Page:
Next Level… In Concussion Care

As an athletic trainer – an opinionated one at that – I struggle with all the “bells-and-whistles” in this conundrum that is the concussion issue.  If you have visited here or heard me speak you undoubtedly know that mismanagement of concussions is the true issue of this complex paradigm.  Yes, we need to know when a concussion occurs to begin the process in the right direction; however, this can be accomplished by simply making sure you have a trained medical professional on hand when the need arises.  Getting an athletic trainer to cover the most at risk sports at the most at risk times is a great start (and in the authors opinion is the only choice if you want to have collision sports).  Short of that, education over-education is necessary for everyone: players, coaches, parents, officials, teacher etc. to properly identify and accept the nature of concussion in sport – it is a risk.

Even having an allied medical professional, like an athletic trainer (AT) at practices and games does not stop the injury from occurring.  In fact, many products that may claim reduction in concussions or “possible concussions” are toying with fraud; at the very least they are practicing deceptive marketing.  The point being, once we identify a concussion how do we and who do we send the injury to, to avoid the rest of the iceberg lurking under the surface of the water?  Moreover, what tools do we have that can help get the right prognosis, treatment and recovery for the injured (and there are many out there)?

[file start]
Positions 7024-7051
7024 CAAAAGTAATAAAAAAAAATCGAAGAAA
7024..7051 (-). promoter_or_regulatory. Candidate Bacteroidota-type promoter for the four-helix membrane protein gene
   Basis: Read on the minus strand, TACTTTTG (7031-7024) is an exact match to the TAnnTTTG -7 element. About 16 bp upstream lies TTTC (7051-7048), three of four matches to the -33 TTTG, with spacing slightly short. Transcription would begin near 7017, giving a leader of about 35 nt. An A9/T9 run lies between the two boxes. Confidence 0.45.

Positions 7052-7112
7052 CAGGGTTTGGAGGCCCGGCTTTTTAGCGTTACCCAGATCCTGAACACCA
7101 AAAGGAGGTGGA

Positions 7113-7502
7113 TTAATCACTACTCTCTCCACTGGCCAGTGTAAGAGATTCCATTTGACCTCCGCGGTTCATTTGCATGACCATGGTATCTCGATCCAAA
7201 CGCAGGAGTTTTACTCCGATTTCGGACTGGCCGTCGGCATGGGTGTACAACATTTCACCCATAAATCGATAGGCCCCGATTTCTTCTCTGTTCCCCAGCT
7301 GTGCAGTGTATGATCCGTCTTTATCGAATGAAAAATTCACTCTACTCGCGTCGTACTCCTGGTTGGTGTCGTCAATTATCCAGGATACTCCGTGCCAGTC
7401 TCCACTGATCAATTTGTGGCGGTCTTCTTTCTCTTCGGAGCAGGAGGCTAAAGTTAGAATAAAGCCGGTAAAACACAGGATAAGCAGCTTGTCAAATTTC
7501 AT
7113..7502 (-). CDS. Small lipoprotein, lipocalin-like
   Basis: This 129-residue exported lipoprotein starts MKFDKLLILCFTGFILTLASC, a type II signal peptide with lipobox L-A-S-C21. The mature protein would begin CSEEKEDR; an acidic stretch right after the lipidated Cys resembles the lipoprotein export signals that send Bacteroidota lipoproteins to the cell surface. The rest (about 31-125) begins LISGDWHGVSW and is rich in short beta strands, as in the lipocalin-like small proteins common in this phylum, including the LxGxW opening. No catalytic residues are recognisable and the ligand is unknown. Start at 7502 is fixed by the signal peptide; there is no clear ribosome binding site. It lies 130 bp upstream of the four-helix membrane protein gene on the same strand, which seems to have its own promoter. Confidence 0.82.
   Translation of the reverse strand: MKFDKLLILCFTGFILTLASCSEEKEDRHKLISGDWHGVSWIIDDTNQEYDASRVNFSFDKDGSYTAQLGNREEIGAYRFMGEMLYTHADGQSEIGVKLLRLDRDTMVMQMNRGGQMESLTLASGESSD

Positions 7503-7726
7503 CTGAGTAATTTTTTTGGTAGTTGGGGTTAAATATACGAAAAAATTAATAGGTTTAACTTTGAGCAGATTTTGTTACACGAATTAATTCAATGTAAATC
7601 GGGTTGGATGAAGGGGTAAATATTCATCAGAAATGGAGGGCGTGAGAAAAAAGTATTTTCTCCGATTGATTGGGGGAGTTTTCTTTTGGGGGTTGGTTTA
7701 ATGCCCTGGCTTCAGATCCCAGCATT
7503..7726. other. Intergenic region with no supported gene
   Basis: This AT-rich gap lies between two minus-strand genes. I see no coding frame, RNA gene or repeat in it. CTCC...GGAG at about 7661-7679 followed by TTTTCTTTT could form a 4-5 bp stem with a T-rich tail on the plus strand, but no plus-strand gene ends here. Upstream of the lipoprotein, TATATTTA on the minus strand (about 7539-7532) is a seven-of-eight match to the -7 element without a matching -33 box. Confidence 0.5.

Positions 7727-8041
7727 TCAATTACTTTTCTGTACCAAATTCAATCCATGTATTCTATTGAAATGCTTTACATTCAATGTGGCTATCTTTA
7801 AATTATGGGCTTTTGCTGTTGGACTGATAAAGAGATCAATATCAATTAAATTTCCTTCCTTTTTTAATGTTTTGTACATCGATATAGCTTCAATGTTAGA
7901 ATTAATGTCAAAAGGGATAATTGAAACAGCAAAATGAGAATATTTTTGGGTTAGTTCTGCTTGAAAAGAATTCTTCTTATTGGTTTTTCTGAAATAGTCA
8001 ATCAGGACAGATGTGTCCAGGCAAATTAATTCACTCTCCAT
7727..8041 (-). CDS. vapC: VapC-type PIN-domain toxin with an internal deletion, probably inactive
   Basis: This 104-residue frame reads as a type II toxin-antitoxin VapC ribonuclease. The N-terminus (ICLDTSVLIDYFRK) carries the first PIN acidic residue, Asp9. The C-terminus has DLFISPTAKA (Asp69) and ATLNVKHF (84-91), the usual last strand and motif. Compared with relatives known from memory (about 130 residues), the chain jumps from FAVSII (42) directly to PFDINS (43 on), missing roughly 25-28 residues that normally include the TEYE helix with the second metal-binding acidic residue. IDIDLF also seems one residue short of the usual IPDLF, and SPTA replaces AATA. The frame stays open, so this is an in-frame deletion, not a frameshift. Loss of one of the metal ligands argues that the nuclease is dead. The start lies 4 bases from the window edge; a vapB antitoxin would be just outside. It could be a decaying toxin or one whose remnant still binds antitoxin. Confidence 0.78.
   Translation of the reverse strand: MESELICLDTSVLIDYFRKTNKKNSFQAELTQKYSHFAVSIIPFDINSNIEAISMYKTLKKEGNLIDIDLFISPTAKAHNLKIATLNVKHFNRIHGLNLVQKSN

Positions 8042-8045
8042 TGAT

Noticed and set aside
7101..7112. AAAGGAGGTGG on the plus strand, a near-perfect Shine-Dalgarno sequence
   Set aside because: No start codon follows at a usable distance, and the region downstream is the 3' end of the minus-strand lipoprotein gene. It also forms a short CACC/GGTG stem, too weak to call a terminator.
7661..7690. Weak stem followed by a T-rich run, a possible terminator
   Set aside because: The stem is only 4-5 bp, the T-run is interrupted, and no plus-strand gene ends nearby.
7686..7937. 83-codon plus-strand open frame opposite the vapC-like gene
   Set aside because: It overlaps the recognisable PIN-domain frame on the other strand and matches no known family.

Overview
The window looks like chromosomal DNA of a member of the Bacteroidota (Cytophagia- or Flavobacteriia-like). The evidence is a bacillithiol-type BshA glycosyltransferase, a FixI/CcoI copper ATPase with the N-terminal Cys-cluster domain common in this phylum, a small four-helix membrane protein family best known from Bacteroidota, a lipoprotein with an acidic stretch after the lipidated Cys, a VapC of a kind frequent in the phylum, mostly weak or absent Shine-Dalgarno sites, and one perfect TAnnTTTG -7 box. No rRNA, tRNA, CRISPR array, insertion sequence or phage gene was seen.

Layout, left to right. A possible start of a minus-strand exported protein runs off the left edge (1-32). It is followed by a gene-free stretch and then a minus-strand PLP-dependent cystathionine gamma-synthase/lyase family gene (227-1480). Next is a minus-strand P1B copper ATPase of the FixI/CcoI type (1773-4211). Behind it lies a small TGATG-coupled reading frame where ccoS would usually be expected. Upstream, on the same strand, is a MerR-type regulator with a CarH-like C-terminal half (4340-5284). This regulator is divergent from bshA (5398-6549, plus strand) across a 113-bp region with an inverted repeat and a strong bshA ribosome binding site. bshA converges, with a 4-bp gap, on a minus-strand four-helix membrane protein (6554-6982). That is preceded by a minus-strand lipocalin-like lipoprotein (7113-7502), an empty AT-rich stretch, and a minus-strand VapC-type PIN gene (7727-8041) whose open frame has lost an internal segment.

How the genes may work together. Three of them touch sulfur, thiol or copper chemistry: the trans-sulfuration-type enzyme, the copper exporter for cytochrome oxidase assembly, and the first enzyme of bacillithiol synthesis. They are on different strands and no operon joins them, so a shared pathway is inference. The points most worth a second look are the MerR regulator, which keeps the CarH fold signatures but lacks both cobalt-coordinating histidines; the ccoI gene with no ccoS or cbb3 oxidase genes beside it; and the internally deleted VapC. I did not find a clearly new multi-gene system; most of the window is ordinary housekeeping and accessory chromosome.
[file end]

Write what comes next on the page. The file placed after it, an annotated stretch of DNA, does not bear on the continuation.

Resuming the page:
I feel there is a new product (I am not a paid endorser, nor have I been given compensation for this article/opinion) now hitting the market that may get us closer to the panacea that we are all hoping for (note I said “closer”).  Although it may have been presented as some big secret; the C3 Logix: Comprehensive Concussion Care system is not a secret rather it is something I feel is a “game changer” for concussion care.  It is not the be-all-end-all and DOES NOT replace an athletic trainer (rather enhance the AT) but, in my humble opinion it is a system that has the potential to address the areas where we are lagging.  C3 Logix is the next level.  C3 Logix was invented at the Cleveland Clinic and is being sold by Just Go Products.

Currently we encourage baseline testing of the brain and its systems to have some form of objective data to compare to after an injury, the most widely used are computer based neurocognitive test batterys – ImPACT being the most known and used.  These type of tests are tools used to help with return to play decisions; by looking at the baseline results compared to the post-injury tests.  However these applications have limitations, namely they only look at brain processing function (including reaction time).  There are other tests that can be delivered in conjunction with these computer based platforms to assess other, as important, portions of the complex that is the brain and its functioning such as: balance, vestibular functioning, motor function and vision.  This is where C3 Logix trumps what we currently have at our finger tips – it has what we currently have PLUS all of the above.